• To forgive does not have to be something you do for your partner

We often see forgiveness as a means to make others feel better. When a friend of ours wrongs us in some way, and they apologize; we offer forgiveness so that they feel relieved and that a weight has been lifted off their shoulders. But remember that to forgive your cheating partner is not about enabling them to feel better — this one is about you and letting yourself heal and release the hurt that you’ve been carrying with you.

  • To forgive does not mean to let them off the hook

You can be forgiving towards your significant other — but you do not have to keep on loving them and being with them. You don’t even have to keep on liking them. They hurt you, and if you feel that the pain they caused was enough to let go of your relationship, that is okay. It is your right to choose how to move forward. Forgiveness gives you the opportunity to truly be free of the pain, whether with them or without them.

  • To forgive does not make you a victim

A lot of people are wary and afraid to forgive when we have been hurt or wronged, particularly when it comes to cheating. It’s about now wanting them to have power over us — we do not want to forgive because that would mean acknowledging that they have caused us pain and we have become their victim. But forgiveness does not equal being a victim. It means you are brave enough to face what happened, grieve over it, and then move on past it.

  • To forgive is not a sign of being weak

Remember this: You are not weak because you choose to forgive. Being angry forever and holding a grudge is not a strength. It is a weakness to let a single instance or part of your existence define how you will be and how you will feel for the rest of your life. To forgive is a strength that not everyone can find it in themselves to muster.

6 Signs You May Not Be Ready To Forgive

6 Signs You May Not Be Ready To Forgive

Just like all other aspects in a relationship, forgiveness is a choice — and a process.
You cannot force yourself to grant forgiveness if you are just not mentally and
emotionally ready to overcome this painful chapter. You may try to convince yourself
that you are okay and everything is okay, but there are certain clear indicators that
this may, in fact, not be the case. Fact is, there are only so many times that you can tell
yourself and others that “it’s okay” before you break and realize and accept that it is
actually not okay. And that’s okay.

So, are you try ready to forgive? Or are you honestly still trying to heal? Here are 6
indicators that will help you know:

  • You find yourself quickly annoyed with them.

Your partner is making amends, and they are doing all they can to get back on your
good side. It is perfectly fine if you are not openly reciprocating their gestures, but
that’s not a good sign is when you get annoyed by every little thing they do! Where
your usual candid appreciation once was for him, you find that you are irritated by the small stuff that you used to adore about them. You may even find yourself irritated by the niceness they show you and feel their efforts to win you back are like overcompensation.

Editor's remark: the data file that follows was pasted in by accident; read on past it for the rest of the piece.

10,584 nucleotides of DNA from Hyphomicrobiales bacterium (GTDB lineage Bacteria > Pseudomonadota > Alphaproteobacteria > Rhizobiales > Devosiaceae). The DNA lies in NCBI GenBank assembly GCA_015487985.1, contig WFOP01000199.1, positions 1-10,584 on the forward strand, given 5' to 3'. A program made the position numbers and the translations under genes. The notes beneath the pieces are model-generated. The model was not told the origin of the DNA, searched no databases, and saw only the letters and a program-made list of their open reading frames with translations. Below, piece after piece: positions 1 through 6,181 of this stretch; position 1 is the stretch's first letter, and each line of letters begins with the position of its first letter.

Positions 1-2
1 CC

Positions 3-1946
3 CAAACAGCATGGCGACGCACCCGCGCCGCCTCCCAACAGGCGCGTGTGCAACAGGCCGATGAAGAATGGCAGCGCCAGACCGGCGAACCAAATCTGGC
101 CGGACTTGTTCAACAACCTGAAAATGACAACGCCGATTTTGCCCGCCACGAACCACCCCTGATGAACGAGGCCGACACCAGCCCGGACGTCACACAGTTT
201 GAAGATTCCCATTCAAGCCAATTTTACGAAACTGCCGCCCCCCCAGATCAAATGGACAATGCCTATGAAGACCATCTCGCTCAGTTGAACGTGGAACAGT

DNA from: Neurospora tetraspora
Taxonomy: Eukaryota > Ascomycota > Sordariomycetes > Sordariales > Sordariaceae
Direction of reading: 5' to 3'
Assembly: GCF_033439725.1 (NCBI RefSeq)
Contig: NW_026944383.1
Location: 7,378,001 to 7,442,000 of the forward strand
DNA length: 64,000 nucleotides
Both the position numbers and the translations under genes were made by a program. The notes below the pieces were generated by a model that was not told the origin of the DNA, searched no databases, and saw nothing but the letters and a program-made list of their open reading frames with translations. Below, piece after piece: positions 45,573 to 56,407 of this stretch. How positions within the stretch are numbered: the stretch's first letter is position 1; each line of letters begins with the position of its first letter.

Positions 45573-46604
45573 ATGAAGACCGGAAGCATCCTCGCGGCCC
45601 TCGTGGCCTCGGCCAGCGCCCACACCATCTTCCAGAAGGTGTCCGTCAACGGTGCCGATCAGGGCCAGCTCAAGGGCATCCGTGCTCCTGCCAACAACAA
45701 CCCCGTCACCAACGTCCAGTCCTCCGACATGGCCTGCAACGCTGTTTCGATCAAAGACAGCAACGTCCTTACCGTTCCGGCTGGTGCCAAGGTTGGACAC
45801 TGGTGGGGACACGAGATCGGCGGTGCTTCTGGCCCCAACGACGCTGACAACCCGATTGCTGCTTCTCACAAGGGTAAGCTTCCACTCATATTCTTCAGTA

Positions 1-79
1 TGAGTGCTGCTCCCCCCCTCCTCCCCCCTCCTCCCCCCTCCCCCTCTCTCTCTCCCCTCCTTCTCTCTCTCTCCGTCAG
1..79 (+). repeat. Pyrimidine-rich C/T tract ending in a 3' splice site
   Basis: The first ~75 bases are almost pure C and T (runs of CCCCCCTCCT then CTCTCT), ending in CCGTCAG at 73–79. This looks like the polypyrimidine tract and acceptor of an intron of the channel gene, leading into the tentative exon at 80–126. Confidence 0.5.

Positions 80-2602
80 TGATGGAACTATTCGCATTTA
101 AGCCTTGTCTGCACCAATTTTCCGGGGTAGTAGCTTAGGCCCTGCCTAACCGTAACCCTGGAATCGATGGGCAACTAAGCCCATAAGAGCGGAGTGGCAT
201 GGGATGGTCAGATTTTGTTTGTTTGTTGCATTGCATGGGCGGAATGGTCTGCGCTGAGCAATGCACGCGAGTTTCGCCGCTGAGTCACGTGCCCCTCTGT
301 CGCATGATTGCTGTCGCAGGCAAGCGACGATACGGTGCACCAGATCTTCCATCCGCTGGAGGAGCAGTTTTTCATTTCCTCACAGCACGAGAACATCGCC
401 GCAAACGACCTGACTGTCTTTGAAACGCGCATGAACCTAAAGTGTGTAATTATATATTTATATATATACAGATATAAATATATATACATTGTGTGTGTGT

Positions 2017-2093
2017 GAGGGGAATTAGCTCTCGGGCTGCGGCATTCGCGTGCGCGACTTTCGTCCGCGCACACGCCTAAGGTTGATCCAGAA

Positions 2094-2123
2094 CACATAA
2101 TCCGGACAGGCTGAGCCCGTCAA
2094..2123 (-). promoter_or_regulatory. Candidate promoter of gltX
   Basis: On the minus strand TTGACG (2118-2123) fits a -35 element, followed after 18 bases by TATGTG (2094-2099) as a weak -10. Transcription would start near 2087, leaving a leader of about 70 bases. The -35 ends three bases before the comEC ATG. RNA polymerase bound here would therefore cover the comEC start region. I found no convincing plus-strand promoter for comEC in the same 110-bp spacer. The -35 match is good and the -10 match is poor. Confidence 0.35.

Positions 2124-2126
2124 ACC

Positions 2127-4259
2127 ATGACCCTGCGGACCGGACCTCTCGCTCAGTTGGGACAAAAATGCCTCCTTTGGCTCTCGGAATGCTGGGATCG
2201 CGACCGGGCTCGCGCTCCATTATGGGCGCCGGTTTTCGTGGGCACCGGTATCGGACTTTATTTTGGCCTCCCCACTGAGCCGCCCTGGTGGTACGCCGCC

These very complicated emotions simply mean you are not ready to be around them
yet. Instead of ultimately hurting each other more, it may be better to take some time
apart to allow some of those negative feelings to dissolve.

  • You find yourself questioning new friendships

Infidelity completely shatters the solid foundation you once had together in your
relationship. It affects how you see your partner and eats at the trust you once had.
So while before, the prospect of having new people come into his life was no big
deal, nowadays hearing about a new friend or a new colleague may make you
uneasy. You want to trust them; you do. But you hear a small voice whispering in your
ear, saying that they will just do it again.

In order for you to move past everything, you have to be able to trust your partner
again. If you cannot do that now, that’s an indicator that you may not be ready to
move forward with them just yet.

  • You find yourself no longer doing small acts of kindness for them.

Do you find yourself saying to your partner and also to yourself that all has been
forgiven but still shy away from doing those small, simple acts of kindness that
express your love for them? If that is the case, you may not be as near ready to
forgive as you may think. Relationships are about those little, unconscious gestures of
love that we do for our significant other. Sometimes they may even be more weighty
and meaningful than grand gestures simply because these little acts are ingrained in
us and automatic — not something you have to think about or plan but something
you just do because of the love you feel for them.

If you find yourself not engaging in the simple acts right now, maybe take a step back
and ask why you’re feeling uncomfortable doing them. It may be because you are just
not ready yet for everything to go back to the way they were.

  • You find that sex with them feels weird or unnatural.

One thing that is crucial indeed to fixing a broken union is to reignite physical
intimacy. It is a beautiful and significant way to bridge that gap between you two,
literally — and allow you both to be familiar with each other all over again. But sex is
not going to help if you still have mental images of them being with another person.
Sex is something that is supposed to be private and sacred; if your mind is filled with
thoughts of them having engaged in it with another person, then it may be best to
postpone having sex with them for now.

Sexual willingness and openness are very telling of it you are ready to forgive or not.
Telling your partner that you are ready to forgive is one thing, but if your hear, and
mind aren’t in it, your body will react instinctively.

  • You find that you are wary when they head out.

You know you want to trust them once again. You keep telling yourself that you’re
ready to do that. So why is it that every single time they head on out by themselves,